Name: John "Buzz" Cooley Ellison
Rank/Branch: O4/US Navy
Unit: Attack Squadron 85, USS Kitty Hawk (CVA-63)
Date of Birth: 16 December 1928
Home City of Record: Layton UT
Date of Loss: 24 March 1967
Country of Loss: North Vietnam
Loss Coordinates: 212500N 1065700E (YJ020693)
Status (in 1973): Missing In Action
Category: 4
Acft/Vehicle/Ground: A6A
Refno: 0629
Other Personnel In Incident: James E. Plowman (missing)

Source: Compiled by Homecoming II Project 01 April 1991 from one or more of
the following: raw data from U.S. Government agency sources, correspondence
with POW/MIA families, published sources, interviews. Updated by the P.O.W.


SYNOPSIS: LtCdr. John Ellison was the pilot of an A6A Intruder jet aircraft
that launched from the USS Kitty Hawk on March 24, 1967 on a combat mission
over North Vietnam. Ellison's Bombardier/Navigator that day was Ltjg. James
Plowman. The two were assigned to a strike force suppression mission against
Bac Giang Thermal Power Plant in North Vietnam. They were to suppress
surface-to-air missile (SAM) sites. The target was defended by SAM sites,
light, medium and heavy anti-aircraft batteries, automatic weapons and small
arms. After the "bombs away" call, the airborne Combat Information Officer
tracked their aircraft about 11 miles north of the planed track. Radar
indications disappeared in the vicinity of Ha Bac Province, North Vietnam.
Although Ellison had radio contact with rescuers, he and Plowman were not
rescued. Ha Bac Province is in extreme northern Vietnam near the border of

The families of Ellison and Plowman wonder what happened to their men that
day. There is no indication that they died when their plane disappeared, and
unofficial reports that they have been unable to verify suggest that one or
both may have been captured. A photo of a POW in the front of a march
conducted in China was identified by Navy officer and returned POW Robert
Flynn who was released by the Chinese in 1973 as being James E. Plowman.
Flynn also saw a photo of Ellison while held in China.

Plowman's wife identified him from a North Vietnamese photo just prior to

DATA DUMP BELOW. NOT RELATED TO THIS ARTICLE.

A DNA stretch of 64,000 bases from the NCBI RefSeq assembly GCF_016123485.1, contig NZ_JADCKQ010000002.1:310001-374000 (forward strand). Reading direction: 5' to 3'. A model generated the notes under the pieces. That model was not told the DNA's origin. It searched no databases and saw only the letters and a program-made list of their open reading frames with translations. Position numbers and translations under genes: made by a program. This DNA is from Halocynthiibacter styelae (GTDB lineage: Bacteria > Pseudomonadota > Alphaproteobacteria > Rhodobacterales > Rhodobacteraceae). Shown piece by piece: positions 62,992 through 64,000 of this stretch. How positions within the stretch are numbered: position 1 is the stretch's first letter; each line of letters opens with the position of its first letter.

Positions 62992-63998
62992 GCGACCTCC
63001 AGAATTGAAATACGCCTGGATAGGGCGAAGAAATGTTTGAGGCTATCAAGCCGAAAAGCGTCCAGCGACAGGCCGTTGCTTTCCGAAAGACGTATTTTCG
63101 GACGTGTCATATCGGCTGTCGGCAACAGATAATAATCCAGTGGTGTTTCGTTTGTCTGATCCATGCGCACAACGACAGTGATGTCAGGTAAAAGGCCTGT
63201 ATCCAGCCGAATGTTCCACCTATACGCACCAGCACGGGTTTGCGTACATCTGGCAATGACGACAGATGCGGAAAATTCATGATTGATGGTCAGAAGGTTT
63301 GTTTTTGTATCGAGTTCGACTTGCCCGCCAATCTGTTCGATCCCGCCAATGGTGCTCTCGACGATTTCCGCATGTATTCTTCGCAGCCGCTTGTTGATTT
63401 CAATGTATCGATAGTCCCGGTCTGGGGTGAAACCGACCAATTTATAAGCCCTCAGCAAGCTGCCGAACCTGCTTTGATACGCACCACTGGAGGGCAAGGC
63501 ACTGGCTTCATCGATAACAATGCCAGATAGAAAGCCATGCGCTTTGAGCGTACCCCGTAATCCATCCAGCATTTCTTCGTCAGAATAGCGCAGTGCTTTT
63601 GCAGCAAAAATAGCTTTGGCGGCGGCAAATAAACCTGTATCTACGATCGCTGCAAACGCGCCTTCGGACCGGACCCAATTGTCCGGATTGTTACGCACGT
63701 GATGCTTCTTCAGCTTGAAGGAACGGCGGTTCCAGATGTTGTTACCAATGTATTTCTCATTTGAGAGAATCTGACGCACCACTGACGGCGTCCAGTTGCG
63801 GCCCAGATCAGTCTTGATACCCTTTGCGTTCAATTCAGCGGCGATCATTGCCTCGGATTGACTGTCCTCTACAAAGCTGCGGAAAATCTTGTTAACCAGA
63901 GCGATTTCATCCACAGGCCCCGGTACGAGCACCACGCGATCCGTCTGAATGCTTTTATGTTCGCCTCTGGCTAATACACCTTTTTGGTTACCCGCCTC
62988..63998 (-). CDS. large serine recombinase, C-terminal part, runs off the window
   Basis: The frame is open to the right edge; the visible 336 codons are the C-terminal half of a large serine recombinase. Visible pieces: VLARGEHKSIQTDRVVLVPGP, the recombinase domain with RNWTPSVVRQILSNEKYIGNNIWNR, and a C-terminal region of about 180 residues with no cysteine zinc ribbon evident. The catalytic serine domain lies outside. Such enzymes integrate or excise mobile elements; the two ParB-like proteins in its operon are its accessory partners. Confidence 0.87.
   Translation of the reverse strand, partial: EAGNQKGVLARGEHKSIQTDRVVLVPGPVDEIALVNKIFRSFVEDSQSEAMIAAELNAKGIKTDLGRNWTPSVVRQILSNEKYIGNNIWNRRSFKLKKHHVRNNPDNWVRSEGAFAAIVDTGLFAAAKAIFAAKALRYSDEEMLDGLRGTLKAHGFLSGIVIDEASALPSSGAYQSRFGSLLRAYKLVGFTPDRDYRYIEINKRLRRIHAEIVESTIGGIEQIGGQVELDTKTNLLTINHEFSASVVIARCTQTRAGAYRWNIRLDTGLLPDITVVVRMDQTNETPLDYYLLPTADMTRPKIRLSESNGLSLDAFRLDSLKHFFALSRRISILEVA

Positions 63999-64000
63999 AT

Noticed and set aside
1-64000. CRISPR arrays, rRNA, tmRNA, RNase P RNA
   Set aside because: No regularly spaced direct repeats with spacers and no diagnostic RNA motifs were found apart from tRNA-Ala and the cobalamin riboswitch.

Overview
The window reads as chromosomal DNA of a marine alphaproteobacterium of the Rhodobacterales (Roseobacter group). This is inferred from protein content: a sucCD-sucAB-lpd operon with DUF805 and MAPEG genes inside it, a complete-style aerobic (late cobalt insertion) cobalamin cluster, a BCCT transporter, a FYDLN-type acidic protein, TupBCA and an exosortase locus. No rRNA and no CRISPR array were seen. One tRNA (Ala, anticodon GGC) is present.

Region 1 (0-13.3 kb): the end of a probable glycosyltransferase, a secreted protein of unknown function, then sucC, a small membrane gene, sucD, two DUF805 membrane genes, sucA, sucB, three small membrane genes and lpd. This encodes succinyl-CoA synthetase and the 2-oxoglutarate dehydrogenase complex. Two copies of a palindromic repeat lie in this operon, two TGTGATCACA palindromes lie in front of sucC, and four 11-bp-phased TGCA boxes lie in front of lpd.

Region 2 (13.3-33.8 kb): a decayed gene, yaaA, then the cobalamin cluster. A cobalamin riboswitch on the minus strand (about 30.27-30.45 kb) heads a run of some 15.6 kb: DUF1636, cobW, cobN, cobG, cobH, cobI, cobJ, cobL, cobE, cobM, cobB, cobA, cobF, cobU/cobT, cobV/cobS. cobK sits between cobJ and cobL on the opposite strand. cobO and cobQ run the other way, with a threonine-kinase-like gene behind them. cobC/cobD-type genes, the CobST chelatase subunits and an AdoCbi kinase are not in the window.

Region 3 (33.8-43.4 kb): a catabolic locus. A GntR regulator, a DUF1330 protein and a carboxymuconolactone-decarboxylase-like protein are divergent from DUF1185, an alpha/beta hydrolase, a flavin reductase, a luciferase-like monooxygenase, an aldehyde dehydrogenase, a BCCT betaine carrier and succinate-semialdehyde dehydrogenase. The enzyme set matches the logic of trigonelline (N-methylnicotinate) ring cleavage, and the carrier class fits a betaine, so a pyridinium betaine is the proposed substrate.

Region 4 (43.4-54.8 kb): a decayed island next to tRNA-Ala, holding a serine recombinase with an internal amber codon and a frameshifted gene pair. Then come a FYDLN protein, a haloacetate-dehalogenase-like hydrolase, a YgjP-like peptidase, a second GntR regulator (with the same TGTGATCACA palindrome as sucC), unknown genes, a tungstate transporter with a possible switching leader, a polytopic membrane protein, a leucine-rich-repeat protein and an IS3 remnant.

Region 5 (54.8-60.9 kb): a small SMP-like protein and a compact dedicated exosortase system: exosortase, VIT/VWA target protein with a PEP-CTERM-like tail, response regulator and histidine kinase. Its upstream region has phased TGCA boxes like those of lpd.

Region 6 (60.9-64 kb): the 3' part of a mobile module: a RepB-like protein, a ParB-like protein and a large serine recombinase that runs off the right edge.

December 1970, and his parents identified him from a 1967 North Vietnamese

After Seaman Douglas Hegdahl was released from Hanoi in 1969, he told family
members of Buzz Ellison that he had seen Buzz.

Ellison and Plowman were maintained throughout the war as Missing In Action.
Even though there seems to be some doubt that the two died and that they may
have been prisoners after all, their status was never changed, and by 1980,
they had been declared administratively dead.

Although evidence existed that China held prisoners from the Korean conflict
and the Vietnam war, the U.S. rushed towards friendly relations with that
country, ignoring their best men. Today, there is evidence that Vietnam is
holding hundreds of prisoners from the war in Vietnam, yet the U.S. is again
signing the death warrants of her best men in the rush for normalization of


Search for crew bears new clues

By Dawn House
The Salt Lake Tribune

One family may have learned the fate of a bombardier whose plane crashed
deep inside enemy territory in North Vietnam nearly four decades ago. A Utah
family is still awaiting word on the pilot....





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On March 24, 1967, an A-6 Intruder (bureau number 151587) with a crew of two took off from the USS Kitty Hawk (CV-63) as the number three aircraft in a four-plane night strike mission against the Bae Giang Power Plant in North Vietnam. As the formation left the target area, contact was lost with the number three Intruder. The aircraft was last observed in the vicinity of (GC) 48Q YJ 020 693. Search efforts in the area were unable to locate the aircraft or its crew. In 1996, a joint U.S. and Vietnamese team located and excavated the crash site and recovered remains which were returned to the U.S and identified as the navigator/bombardier. The aircraft’s pilot is still unaccounted for.

Lieutenant Commander John Cooley Ellison, who joined the U.S. Navy from Utah, was a member of Attack Squadron 85. He was the pilot of the Intruder when it went missing, and remains unaccounted for. After the incident, the U. S. Navy promoted LCDR Ellison to the rank of Captain (CAPT). Today, Captain Ellison is memorialized on the Courts of the Missing at the National Memorial Cemetery of the Pacific.

Based on all information available, DPAA assessed the individual's case to be in the analytical category of Active Pursuit.

If you are a family member of this serviceman, DPAA can provide you with additional information and analysis of your case. Please contact your casualty office representative.

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